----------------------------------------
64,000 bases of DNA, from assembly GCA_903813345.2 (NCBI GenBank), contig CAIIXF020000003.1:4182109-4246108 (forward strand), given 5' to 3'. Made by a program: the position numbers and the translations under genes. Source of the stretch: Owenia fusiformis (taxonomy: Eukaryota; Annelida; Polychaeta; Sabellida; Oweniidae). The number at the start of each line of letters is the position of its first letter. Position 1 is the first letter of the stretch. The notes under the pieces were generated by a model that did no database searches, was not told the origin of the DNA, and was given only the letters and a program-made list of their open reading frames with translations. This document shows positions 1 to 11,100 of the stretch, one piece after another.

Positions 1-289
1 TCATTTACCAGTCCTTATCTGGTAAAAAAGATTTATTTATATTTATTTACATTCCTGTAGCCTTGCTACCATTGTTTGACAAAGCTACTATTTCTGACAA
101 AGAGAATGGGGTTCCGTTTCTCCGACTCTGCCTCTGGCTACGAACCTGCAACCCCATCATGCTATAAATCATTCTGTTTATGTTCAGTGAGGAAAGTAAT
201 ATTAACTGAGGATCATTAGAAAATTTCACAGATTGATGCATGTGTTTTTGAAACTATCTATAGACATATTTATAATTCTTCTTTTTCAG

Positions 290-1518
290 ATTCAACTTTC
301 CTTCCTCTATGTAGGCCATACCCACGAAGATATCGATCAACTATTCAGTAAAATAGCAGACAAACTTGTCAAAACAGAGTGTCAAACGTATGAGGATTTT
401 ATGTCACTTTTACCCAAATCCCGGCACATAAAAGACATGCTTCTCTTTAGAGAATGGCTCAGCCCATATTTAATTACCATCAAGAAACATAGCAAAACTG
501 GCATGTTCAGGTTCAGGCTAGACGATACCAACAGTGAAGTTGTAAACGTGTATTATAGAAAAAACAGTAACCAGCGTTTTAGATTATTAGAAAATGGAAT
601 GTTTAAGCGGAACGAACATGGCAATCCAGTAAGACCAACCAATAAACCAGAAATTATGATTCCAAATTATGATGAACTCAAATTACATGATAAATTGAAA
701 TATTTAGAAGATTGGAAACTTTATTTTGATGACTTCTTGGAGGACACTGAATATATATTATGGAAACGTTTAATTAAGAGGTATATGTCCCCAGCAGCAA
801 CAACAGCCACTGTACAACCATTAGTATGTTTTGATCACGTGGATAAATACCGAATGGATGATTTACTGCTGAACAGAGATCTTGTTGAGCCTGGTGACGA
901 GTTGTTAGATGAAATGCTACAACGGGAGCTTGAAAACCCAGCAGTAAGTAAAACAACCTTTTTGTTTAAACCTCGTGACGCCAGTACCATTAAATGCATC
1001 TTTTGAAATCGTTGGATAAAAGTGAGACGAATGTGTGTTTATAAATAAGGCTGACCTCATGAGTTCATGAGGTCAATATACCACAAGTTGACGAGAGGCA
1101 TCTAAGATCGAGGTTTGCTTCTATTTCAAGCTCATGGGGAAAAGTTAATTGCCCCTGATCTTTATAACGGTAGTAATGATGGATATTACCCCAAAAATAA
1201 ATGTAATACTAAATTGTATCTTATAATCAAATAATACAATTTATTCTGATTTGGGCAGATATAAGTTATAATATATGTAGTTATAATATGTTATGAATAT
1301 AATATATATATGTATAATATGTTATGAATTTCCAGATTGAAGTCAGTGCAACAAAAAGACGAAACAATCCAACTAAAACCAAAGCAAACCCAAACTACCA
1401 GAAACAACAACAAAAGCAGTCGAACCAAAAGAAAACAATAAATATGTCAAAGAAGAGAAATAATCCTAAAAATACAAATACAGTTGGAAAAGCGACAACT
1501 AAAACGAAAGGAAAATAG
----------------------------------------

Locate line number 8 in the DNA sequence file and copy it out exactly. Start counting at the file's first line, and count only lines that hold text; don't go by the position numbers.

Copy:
301 CTTCCTCTATGTAGGCCATACCCACGAAGATATCGATCAACTATTCAGTAAAATAGCAGACAAACTTGTCAAAACAGAGTGTCAAACGTATGAGGATTTT